If I’m Being Honest….

I’ve spent the past several years in a crisis of faith. These days it’s common for me to say “I’m in limbo” when referring to my faith and membership in The Church of Jesus Christ of Latter-day Saints.

It’s still weird for me.

Since I was 13 and started going back to church (can you really be inactive as a child since your parents determine whether you go or not?), I have been a staunch believer in the Gospel of Jesus Christ as taught by the Church. My testimony was firm and unshakable, even amongst the well-meaning Bible-belters in high school who informed me I was going to hell.

Making the “right” choices was easy. I knew what I believed, I knew the standards I was asked to keep, and I had big boobs (random, I know, but when you have big boobs tank tops are just not going to work AND be modest).

My first date was my senior prom…and I asked him. I took a guy from church who lived in another ward and city an hour away.

I was 24 when I had my first kiss. And my first real boyfriend. I don’t really count the guy in 8th grade that I “dated” for a week and then broke up with because I wasn’t supposed to date until I was 16 and didn’t want my mom to find out.

Yeah, I was that kid. The dream child. The child who regulated herself based on the expectations of others. The child you didn’t have to worry about because she was too afraid to mess up because she didn’t want to disappoint anyone.

Going to Brigham Young University (BYU) was an easy decision. And it’s one I don’t regret. I met my best friends there. I figured out who I was there. I grew my faith there.

I survived graduate school and cancer with my faith in tact. I thrived in New York City with my faith in tact.

And then I moved back to Utah.

Part of me likes to blame Utah, but really, it’s not the state’s fault. I just don’t mesh well with the culture. BYU was its own little bubble and living in the real world of Utah is a different experience. It’s different from all of my other experiences.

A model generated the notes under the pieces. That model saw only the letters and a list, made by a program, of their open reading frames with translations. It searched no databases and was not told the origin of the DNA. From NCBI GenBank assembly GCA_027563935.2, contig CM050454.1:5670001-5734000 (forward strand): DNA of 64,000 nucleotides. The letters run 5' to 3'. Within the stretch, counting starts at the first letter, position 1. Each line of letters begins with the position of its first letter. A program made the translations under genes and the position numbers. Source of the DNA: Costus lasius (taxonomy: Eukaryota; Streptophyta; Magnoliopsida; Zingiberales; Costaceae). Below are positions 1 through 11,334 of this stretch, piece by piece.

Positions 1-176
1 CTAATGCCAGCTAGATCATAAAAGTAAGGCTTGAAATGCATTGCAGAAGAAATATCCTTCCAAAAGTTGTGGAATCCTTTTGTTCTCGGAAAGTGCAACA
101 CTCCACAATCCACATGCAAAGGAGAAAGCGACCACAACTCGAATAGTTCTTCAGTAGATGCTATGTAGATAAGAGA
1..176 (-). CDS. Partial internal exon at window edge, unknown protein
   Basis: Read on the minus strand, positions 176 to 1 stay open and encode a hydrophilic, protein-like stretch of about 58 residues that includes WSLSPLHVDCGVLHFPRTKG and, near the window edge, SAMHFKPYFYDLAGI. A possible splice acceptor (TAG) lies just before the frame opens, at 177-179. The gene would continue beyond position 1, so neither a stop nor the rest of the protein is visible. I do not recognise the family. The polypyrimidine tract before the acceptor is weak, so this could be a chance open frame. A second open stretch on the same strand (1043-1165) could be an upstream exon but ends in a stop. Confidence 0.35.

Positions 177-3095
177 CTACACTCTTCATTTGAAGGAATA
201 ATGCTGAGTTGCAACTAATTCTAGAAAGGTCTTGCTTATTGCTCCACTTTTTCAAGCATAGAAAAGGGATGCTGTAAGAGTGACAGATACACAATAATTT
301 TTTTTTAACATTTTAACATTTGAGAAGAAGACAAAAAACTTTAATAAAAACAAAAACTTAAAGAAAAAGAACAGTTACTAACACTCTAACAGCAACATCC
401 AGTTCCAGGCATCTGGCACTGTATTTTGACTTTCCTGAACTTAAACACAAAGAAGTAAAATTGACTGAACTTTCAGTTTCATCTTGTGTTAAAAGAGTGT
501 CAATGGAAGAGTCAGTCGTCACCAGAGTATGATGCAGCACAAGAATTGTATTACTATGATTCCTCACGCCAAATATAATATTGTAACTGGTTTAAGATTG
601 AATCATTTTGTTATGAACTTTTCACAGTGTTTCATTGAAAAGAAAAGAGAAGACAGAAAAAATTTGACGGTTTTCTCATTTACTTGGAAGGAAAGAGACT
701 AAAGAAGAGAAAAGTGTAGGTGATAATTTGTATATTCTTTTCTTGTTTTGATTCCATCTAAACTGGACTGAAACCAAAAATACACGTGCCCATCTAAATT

I miss intelligent conversations.

Don’t get offended. That’s not to say that intelligent conversations or intelligent people don’t exist in Utah, or even in my neighborhood/ward/work/etc. That’s not what I mean.

I miss discussions of theology with my Mormon and non-Mormon friends. Discussions where hard questions are asked and the answers are thought out and honest, even when it’s scary. Discussions with people who get it…and get me. Discussions about therapy and psychology. Discussions about people…not gossip, but people in general. Discussions about life. Discussions that are free of judgment.

I am part of the problem. I know that. Truly, I do.

In Utah, your ward is made up of your neighbors. You can’t help but interact with them. When we moved into our current ward/neighborhood/house, we met a lot of lovely people. People who appeared to be traditional Utah Mormons (and maybe they are/were). We were a new family, a blended family, trying to figure out how to be a family. Making friends with our neighbors was not our priority.

Our kids were older. Our family was different. I wasn’t pregnant, or getting pregnant soon. I worked full-time.

By the time we were ready for that friendship, it felt too late. And honestly, we never found our people.

I have my people. They are scattered throughout the U.S. But they’re not here (except for my family, which I am super grateful for).

It can be a lonely place to be.

Then my husband stopped going to church. He stopped believing. And my anxiety got worse. Go by myself? Get asked questions about where he was? Where our boys were? No thank you.

Then it felt like I had to choose…Church or my family.

It was tough. It’s still tough.

The longer I was away, the more I struggled. It was no longer possible to ignore the problems I saw in the Church, especially with my husband pointing them out. Cultural problems, historical problems, and potential doctrinal problems.

Through it all, I never lost faith in my Heavenly Father or in Jesus Christ. I never stopped believing that I was a daughter of God. I never stopped believing that He knew who I was or that He answered prayers. I have had too many confirmations of those things in my life, things that I can’t explain away.